NEW AL MUTHANA AIR BASE, Iraq: The first class of Iraqi Air Force Squadron 87 King Air intelligence, surveillance and reconnaissance aircrew members completed their yearlong training May 17.
The Iraqi King Air program, headed by Air Force and Navy aircrew instructors, trained four Iraqi pilots, seven co-pilots and five mission sensor operators.
“We are about at the half way point where we can call (the Iraqis) independent and autonomous,” said Col. John Rutkowski, 321st Air Expeditionary Advisory Group commander, when speaking about Iraq’s ISR capabilities. “They have five ISR platforms that (the Iraqis) have already used for pilgrimages, border patrols and to secure the voting stations during the Jan. 31 Iraqi elections.”
Colonel Rutkowski said he expects Squadron 87 to be fully operational in their ISR mission with another year of instruction from their U.S. counterparts.
“Hopefully in about a year they will have 10 crews that can fly ISR missions, which (will) give them the foundation to meet the needs of Iraq,” said the colonel.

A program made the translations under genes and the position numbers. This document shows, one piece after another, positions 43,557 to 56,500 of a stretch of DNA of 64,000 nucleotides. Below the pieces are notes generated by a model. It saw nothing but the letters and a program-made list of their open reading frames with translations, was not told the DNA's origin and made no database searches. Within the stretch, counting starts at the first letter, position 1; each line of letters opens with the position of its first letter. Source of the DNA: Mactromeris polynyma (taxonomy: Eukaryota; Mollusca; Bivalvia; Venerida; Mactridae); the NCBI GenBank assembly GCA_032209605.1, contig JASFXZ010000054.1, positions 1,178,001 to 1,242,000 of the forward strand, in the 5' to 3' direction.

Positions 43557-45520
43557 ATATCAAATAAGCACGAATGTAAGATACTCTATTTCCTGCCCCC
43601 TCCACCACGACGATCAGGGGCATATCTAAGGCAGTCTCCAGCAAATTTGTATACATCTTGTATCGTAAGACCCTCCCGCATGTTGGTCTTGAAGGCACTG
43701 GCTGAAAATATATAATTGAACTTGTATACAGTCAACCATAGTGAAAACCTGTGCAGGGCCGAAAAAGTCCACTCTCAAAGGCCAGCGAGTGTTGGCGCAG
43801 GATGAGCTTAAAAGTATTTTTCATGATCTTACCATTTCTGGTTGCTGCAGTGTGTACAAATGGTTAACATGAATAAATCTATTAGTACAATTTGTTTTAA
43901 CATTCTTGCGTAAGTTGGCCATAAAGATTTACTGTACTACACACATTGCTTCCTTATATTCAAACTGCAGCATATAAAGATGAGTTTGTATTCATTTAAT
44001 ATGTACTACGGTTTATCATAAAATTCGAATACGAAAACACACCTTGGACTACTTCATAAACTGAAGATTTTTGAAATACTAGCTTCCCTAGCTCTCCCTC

One Coalition Air Force Training Team mission sensor operator instructor said the task of teaching the Iraqis this new ISR capability has been a challenge but has also been very gratifying.
“(The Iraqis) came in with great enthusiasm and an eagerness to learn to help defend their country,” said Tech. Sgt. Darnell Gordon, a Coalition Air Force Training Team mission sensor operator instructor. “This has been the most challenging thing I have ever done in my Air Force career and by far the most rewarding because we are helping build up a new air force from the ground up.”
One graduate said that the graduation ceremony was a nice gesture, but his real pride comes from his duty to his country.
“You have to know that when I work, I don’t expect to be thanked for what I am doing because, I feel that it is my duty to serve my country, but it is a nice thing to be thanked and to know that someone appreciates what you are doing,” said Iraqi air force 2nd Lt. Hassanien, a mission sensor operator on the King Air platform.